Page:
Knowledge Comes From Experience
Einstein’s own thoughts on knowledge can be based on his quote:
“Information is not knowledge. The only source of knowledge is experience.”
Not sure if I agree 100%, but experience leads to the vast majority of knowledge. In my own experience, I have found this to be true to a very high degree.
Knowledge Is More Than Education.
When I was working as an electrician I placed a lot of emphasis on new training, just as I do in my current business, because there is always something to learn and things develop and change over time. Having said that, experience does come into things along the way.
This could be said to be proved in one of the meetings I had to attend that involved a highly educated engineer. In my role as qualifying supervisor and with my overall experience in the electrical contracting and installation industry, I was presented with a task of getting a job signed off by the client for whom this engineer was responsible.
The engineer in question had a reputation. Such a reputation that people who met him did not question him and were really quite scared of him. I, however, was confident that I knew enough and my experience could get me through, which it actually did. Here is the story:
I arrived at the premises 2 hours before the meeting was due so that I could get a feel of it and check through the snagging list so that I could check through it to be sure things were in order. I noticed that some things were not satisfactorily done and so I made a note to list these things myself.
There was one particular issue I noticed that was a point of proper installation practice rather than a deviation from regulations. I checked my regs book and could find no deviation listed. I also checked another rule book (supplied by the organization for which the work was being done) that was required to be adhered to and could not find any mention of it there either. Having done all of my checks, I was happy that I had a thorough and complete list of work that needed to be carried out to meet the necessary criteria to get the job signed off.
So, the meeting started and almost immediately I was asked to open the equipment that had the “discrepancy” in that I could find no regulation and safety problem with. The first thing that the engineer mentioned was that the installation did not comply with regulation in the way it was installed and they still wanted it to be changed. I agreed with the engineer that it was not the best practice, but told him that I had to disagree with him on the point of regulation. He, and the others around, didn’t expect this and they all looked really shocked that I would question this well qualified and respected person. After all, HE was the one with the degree and the high education.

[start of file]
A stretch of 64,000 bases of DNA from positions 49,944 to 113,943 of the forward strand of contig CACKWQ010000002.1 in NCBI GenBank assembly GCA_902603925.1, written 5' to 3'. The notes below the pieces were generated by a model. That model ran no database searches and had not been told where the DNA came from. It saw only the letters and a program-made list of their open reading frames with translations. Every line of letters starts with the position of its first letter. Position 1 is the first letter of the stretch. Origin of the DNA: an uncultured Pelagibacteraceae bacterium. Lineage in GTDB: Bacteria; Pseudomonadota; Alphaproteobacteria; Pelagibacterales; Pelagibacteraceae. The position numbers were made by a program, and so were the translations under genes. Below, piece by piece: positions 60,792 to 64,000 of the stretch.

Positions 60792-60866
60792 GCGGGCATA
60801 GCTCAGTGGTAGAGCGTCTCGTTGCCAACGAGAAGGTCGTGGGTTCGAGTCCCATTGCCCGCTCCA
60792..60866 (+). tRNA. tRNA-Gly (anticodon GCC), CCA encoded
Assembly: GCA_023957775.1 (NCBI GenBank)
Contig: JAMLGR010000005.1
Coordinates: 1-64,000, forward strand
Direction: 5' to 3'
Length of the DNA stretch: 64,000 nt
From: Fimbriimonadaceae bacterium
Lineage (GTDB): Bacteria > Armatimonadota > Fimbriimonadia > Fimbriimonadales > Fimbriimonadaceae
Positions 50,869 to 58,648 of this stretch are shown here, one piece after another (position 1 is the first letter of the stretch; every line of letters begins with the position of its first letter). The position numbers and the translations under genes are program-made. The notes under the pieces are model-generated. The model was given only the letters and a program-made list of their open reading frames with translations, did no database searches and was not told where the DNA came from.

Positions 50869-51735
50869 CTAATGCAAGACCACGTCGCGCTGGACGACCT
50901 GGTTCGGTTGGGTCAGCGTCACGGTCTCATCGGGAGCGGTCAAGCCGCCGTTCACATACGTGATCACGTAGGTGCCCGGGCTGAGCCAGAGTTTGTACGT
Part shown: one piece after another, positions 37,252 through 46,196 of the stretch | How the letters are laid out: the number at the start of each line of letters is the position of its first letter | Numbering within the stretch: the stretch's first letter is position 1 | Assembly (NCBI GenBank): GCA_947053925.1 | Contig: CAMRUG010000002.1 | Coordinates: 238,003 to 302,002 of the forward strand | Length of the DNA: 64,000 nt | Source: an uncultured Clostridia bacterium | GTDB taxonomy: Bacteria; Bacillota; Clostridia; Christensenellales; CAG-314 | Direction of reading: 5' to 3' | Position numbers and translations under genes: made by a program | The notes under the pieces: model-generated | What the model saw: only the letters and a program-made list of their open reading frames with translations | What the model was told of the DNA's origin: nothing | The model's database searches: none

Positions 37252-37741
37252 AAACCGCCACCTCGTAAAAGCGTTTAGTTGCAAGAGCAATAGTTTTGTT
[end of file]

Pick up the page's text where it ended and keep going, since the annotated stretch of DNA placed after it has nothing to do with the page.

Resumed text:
I said, “I’m sorry, but I can’t find anything in the regulations to state that this is unacceptable.”
He replied: “I know it’s a regulation so please don’t insult my intelligence.”
I got the regulation book out of my bag and said: “Please show me so we can clear this up.”
Taking the book, he looked through it for several minutes and then said “It’s not here.”
I replied: “Thank you, I didn’t think I was mistaken, but needed to be sure myself.”
“But it IS in the (name of the organization’s own rule book).” He said.
“Please show me because I can’t find it in there either” I said producing the document.
“It’s not here either” he said in a surprised tone.
In the end we agreed to leave it, but to note that as a point of electrical installation practice it be not encouraged in the future.
He agreed with my list and also agreed that the work would be completed over the next week and signed off the following Monday.
I knew from experience that you must check things BEFORE you make statements that are supposed to be fact. I already KNEW that he was mistaken. I had been in a situation in the past where an inspector, who was very highly educated, had criticized me and I felt rather stupid. This criticism was unfounded because the “facts” were not actually correct. Using this experience to raise my awareness and knowledge of this kind of situation, I made sure I could not be caught out again.
I had 25+ years experience in the industry and the engineer had less than 10. He had an honours degree in engineering, but he actually KNEW no more than I did about the job I did. My knowledge came not only from learning through books and courses, but by the experience of being “in the field”. There were things he knew a lot more about, but that was not my concern at the time because I had no need to know those other things.
The lesson to learn from this is that just because somebody has a degree, it doesn’t necessarily mean they KNOW more than you. Often it means they hold information well in order to pass an exam. If you can process information and then use that information to take action on something, you will learn from experience whether it works based on results. This is knowledge that serves you.
This applies in your business too. When you learn something from someone and you know it works because you have tried it and it’s your experience, don’t let anyone deter you or try to change your belief. Your experience is that it works and your own knowledge is based on that experience.
It’s surprising what you already know, so don’t be afraid to share your knowledge and encourage others to develop their own knowledge through experience.
To the future,
My knowledge is grown through experience. Your knowledge can be too. Even moreso if you take advantage of the experience and knowledge of a great mentor. For affordable and effective mentoring, you can join me in a group led by one of the top marketers around today. Click here to find out more.